Are they really learning, or have you (accidentally) planned for a 1000 inequalities?

The Quirky Teacher

WARNING: the content in this blog post is probably going to irk you (a bit).

This little piece of edu-thought is what happens when you read something like this and then are given the amazing opportunity to implement a direct instruction program of mathematics across most year groups in a primary school. I crudely crunched some year 5 PUMA data on Friday, during a pupil progress meeting, and even though I knew of the evidence base for direct instruction, I was truly shocked to see the increase in average standardised score across the cohort – from around 95 to over 100 in just a TERM. This is in a school situated in one of the most deprived estates in the country. The visual of all those reds and orange cells turning into green – massive, massive thanks to the hard working teachers, utter professionals who bought in to the vision…

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Imagine a world where reports were truthful

The Quirky Teacher

How many of you are teaching in an exam year group and feel under enormous pressure right now?

I don’t know all of your stories, but I’m often contacted by those on twitter who are trying their best, often in difficult circumstances, and yet still aren’t making their targets. Wouldn’t it be great if it wasn’t all on us?

I think that the transfer of almost total responsibility for attainment to class teachers and SLT such that they’re all of a fluster could be avoided if we used a bit of honest sharing of information with parents, really opened their eyes and galvinised them into action. How? Well, I’m drawn to yearly national testing, computerised assessments as is used in other countries, but the difference would be that what is reported to parents is just the percentage and associated grade (grades that parents understand and have a frame of reference…

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How to avoid pointless debates on Twitter

Filling the pail

I have been on Twitter since 2012. In the early years, I felt it was my duty to try to engage with anyone who wanted a discussion. I thought that this would help me to form a more balanced perspective. To be fair, sometimes it did and sometimes it still does. This is when disagreement reaches the higher levels of Graham’s hierarchy of disagreement, when those involved in the discussion are genuinely trying to figure something out. As Graham suggests, “You don’t have to be mean when you have a real point to make. In fact, you don’t want to. If you have something real to say, being mean just gets in the way.”

Unfortunately, too many people are mean. If anyone insults you, I suggest blocking them. I didn’t block anyone in my first few years, but if someone calls me a name then they are now gone…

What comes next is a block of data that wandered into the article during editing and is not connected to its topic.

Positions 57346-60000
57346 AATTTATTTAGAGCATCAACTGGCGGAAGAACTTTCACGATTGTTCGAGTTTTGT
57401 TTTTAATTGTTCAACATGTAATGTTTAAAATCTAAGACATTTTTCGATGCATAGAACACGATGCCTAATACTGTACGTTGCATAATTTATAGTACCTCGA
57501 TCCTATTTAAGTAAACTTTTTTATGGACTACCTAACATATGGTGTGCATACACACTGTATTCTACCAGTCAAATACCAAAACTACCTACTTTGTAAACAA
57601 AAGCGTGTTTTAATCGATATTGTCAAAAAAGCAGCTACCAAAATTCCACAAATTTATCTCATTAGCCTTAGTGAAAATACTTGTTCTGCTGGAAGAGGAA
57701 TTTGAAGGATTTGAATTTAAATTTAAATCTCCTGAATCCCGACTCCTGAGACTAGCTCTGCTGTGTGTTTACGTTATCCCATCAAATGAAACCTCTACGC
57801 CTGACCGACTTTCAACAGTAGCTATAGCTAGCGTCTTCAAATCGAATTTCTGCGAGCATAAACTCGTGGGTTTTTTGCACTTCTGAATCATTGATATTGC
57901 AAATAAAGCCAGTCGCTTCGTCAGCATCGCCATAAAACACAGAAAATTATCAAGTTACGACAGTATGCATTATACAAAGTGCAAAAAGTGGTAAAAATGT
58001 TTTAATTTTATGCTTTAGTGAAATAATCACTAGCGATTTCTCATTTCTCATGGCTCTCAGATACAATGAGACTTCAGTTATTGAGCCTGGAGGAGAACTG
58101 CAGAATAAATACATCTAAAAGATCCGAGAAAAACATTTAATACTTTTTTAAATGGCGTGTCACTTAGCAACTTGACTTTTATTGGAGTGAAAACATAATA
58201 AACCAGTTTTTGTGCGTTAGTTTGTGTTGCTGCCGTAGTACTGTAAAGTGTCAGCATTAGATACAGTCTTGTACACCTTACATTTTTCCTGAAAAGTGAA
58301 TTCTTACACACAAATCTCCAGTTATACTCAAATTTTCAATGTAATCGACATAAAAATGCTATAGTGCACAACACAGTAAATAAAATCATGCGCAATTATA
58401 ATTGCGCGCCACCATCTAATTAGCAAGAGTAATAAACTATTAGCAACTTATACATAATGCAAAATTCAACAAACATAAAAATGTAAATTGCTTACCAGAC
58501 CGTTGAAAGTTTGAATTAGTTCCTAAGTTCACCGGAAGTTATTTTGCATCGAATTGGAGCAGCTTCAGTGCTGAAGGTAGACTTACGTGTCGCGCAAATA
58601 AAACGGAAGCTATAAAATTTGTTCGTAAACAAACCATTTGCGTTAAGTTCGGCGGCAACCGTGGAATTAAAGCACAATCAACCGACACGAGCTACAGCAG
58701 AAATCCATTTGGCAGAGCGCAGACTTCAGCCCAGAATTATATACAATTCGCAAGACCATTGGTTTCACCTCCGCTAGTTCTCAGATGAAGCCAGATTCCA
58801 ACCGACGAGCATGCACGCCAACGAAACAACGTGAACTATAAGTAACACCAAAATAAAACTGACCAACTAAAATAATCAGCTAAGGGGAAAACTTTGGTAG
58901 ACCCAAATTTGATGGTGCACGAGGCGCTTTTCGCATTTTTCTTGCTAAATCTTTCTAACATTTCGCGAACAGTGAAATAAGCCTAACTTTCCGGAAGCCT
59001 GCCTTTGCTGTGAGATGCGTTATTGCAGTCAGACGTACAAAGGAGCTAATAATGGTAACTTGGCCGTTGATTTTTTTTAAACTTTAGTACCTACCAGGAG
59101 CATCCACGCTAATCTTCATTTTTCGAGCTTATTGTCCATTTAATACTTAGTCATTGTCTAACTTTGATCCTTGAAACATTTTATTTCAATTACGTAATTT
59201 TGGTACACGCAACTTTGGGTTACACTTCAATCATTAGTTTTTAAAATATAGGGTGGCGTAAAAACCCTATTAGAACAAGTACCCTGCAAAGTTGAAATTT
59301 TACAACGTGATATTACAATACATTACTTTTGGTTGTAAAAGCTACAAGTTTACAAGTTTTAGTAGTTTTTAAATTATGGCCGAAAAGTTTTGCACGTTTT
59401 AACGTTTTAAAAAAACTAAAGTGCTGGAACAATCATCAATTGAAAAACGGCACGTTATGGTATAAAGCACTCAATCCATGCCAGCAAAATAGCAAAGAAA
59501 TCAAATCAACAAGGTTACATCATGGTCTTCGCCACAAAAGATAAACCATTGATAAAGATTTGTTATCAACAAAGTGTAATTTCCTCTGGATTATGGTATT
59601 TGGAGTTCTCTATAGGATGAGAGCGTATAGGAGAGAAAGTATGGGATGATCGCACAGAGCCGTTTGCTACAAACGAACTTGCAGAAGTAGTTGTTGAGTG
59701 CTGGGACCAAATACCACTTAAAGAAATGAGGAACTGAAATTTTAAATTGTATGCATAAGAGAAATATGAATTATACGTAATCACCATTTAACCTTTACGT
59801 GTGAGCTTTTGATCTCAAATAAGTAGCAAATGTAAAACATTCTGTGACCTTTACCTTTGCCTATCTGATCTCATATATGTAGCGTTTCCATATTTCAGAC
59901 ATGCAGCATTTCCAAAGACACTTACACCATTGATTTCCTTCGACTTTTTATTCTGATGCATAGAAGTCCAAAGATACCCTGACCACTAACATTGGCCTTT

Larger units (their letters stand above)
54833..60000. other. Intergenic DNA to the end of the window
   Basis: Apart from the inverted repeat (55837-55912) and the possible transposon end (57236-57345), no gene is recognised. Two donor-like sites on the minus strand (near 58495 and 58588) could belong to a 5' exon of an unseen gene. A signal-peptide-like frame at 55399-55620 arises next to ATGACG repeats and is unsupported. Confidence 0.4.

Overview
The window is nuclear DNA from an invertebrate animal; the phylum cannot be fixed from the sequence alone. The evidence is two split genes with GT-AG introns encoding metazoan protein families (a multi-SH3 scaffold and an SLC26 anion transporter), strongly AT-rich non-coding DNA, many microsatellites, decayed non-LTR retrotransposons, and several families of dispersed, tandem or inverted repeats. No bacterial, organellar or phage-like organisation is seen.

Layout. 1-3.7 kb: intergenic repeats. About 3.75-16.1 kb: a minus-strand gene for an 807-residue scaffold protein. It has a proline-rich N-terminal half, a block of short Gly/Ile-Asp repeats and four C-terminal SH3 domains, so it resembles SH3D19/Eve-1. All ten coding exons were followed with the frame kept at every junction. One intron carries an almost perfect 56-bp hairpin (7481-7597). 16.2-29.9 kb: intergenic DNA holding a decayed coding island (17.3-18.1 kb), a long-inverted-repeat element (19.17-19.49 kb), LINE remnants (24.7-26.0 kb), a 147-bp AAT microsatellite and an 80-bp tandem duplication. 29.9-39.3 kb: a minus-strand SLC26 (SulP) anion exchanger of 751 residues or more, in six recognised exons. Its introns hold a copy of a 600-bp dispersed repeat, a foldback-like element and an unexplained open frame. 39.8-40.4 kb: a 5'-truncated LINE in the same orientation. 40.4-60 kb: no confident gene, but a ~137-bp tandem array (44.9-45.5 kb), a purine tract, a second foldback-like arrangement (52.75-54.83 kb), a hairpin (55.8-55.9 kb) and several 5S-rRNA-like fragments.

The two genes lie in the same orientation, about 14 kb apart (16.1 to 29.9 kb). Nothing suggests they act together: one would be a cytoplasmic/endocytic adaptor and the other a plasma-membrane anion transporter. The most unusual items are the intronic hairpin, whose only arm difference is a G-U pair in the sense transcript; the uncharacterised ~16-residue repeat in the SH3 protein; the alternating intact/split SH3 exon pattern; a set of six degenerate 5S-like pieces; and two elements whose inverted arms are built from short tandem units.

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Schools Like Yours: extra KS2 and KS4 data added, plus a new version for special schools – Education Datalab blog

Announcing an update to Schools Like Yours with new data for mainstream schools and the launch of a version for special schools

Continued here:

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How reliable are Key Stage 2 tests? – Education Datalab blog

Looking at the reliability of the KS2 tests and the difficulty of individual questions.

Continued here:

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Test anxiety and performance in high-stakes testing (Best Evidence in Brief)

From experience to meaning...

There is a new Best Evidence in Brief with among others, this study

A study published in Contemporary Educational Psychology suggests that the relationship between test anxiety and performance in high-stakes tests is positive, but the relationship varies for students with different achievement levels.

Yao-Ting Sung and colleagues at the National Taiwan University used data from 1,931 Taiwanese ninth graders from 37 schools. The Basic Competence Test (BCTEST) was used to benchmark their achievement. The BCTEST is a high-stakes test for Taiwan junior-high school students, determining to which high schools with different levels of prestige and tuition fees they will be admitted. Subjects in the test included Mandarin, English, Mathematics, Social studies, Science and Writing. Test anxiety was measured by the examination stress scale.
Findings include:

  • The overall relationship between text-anxiety and learning achievement in high-stakes testing was positive (r =+0.18).
  • Lower levels of test-anxiety were found among high-achievement and…

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While writing our new book…

From experience to meaning...

I’ve waited some time to write this post, hopefully long enough so people won’t be recognized or even worse recognize themselves.

Last week our new book about myths about learning and education was released in Dutch. During the writing process I met some people that showed me why we need to keep up with what Paul, Casper and I are doing.

Take for example the MBTI-trainer I met who acknowledged she knew the theory and tool was utterly nonsense, but explained she kept spreading the word because the CEO’s loved it. Even wore, they would hate the proven model of the Big Five because no leader would want to be called a narcissist. She also stated that any change or reflection she could achieve, was a good thing. But keep up the good work, she said with a smile.

Or what about the professor who wrote a book about…

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